by Gina L.
from Virtuous Daughters, August/September 2018~Volume 18, Number 3
"Panning for Gold" Proverbs 31 Study Series Part 20
When we moved into our house in Cottonwood five years ago, I was amazed at the beautiful scenery that lies outside my windows and likewise blessed by the nice craftsmanship within our home. It was all just about perfect, except for a large wall-sized, full-length mirror which hung directly outside of our bedroom closet. Upon first glance in this mirror, I knew there was a problem. It wasn’t exactly like those funny house mirrors you find at a circus, but there was some major distortion going on. In reality, I may not have minded if the distortion made me taller and leaner, but it was a shorter and wider version of myself that looked back at me from that mirror. Remembering the problem with the mirror, I gladly snatched up a framed full-length mirror at a local garage sale for five dollars. This I rested against the untrustworthy mirror and the problem was solved, at least temporarily! I enjoyed the accurate reflection and the confidence based on truth my trusty mirror provided, until a rambunctious child knocked over the mirror and it was taken in pieces to the trash. Life goes on. People get busy. Minds forget things that they once knew. I never took the time to replace the old distorting mirror screwed into my wall. Rather, I got used to looking into that untrustworthy mirror, and in time, I made a huge mistake. I forgot it was untrustworthy. I based my reality on a lie. I believed fully the lie the mirror told me and forgot that the source was unreliable. Over time, I grew frustrated with myself as I embraced as truth the mirror’s widening deceit. Then one day, I was in the restroom at church and turned to gaze into the full-length mirror, and I was shocked. I was not what I thought I was. This mirror revealed a leaner version of myself, and all at once I remembered the problem my mirror at home possessed. I chided myself for forgetting something I should have known and basing my reality upon a lie. For the lie I believed about myself did affect me.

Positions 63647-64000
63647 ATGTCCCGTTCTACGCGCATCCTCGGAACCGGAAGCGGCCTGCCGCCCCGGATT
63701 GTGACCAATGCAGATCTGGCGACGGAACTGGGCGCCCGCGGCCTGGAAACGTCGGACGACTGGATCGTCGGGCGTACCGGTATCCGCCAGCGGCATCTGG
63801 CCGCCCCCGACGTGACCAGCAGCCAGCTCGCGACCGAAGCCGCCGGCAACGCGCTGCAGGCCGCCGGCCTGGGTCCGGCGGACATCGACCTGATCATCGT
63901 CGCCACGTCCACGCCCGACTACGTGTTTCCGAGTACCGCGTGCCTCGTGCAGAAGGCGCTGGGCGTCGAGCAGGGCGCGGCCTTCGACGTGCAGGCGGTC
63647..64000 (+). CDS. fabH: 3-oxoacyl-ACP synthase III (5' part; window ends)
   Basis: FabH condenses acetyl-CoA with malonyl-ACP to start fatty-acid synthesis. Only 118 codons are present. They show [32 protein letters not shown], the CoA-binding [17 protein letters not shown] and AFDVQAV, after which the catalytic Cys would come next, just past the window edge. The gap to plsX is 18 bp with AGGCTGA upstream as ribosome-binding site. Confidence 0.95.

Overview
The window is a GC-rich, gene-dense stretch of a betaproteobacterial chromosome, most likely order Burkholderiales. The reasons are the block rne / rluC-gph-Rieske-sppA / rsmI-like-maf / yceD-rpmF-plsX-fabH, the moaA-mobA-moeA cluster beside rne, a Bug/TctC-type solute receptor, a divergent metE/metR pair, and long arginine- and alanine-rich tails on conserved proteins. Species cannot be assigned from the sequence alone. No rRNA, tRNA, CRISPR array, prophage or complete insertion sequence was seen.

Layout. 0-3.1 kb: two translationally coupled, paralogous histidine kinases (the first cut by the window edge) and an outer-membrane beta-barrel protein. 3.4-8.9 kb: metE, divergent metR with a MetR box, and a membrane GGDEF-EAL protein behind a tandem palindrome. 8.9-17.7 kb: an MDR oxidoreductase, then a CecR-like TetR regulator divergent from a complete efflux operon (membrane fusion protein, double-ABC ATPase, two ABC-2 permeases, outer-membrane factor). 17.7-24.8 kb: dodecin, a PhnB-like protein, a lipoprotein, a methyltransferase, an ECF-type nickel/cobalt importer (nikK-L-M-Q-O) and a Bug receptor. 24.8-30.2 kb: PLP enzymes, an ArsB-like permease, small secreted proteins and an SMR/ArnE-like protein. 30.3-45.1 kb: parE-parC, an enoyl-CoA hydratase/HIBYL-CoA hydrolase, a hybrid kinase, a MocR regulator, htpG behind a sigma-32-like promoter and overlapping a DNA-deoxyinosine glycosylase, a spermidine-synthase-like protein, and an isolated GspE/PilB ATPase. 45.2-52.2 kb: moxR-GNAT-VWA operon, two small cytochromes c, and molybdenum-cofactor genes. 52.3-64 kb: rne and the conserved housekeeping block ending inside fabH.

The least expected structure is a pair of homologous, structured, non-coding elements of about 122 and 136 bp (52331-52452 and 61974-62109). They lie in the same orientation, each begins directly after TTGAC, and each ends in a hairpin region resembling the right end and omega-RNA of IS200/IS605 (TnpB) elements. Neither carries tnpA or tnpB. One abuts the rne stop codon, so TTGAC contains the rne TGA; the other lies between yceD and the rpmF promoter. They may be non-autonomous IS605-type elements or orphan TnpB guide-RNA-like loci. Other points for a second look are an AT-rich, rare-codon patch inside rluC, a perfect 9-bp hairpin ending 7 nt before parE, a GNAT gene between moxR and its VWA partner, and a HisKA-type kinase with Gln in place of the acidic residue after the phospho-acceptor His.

As I stood there realizing the trick of the untrustworthy mirror, I thought of a deeper truth. What mirror am I looking at to size up myself as a person? Do I look at what the world says about me and women in general and size up myself by my accomplishments in that mirror? Do I look inwardly into what I am feeling about myself and trust that mirror’s reflection? Do I look to others’ words around me and allow those to be my mirror of truth? Do I look at the past and believe that old reflection to be my current size and shape and state? Perhaps sometimes I do. Perhaps we all do. But why?
The Article Library
This "Library" contains articles that were published in previous issues of Virtuous Daughters. It will keep growing as we continue to upload articles from the 20 years of printing. We pray they are an encouragement to you!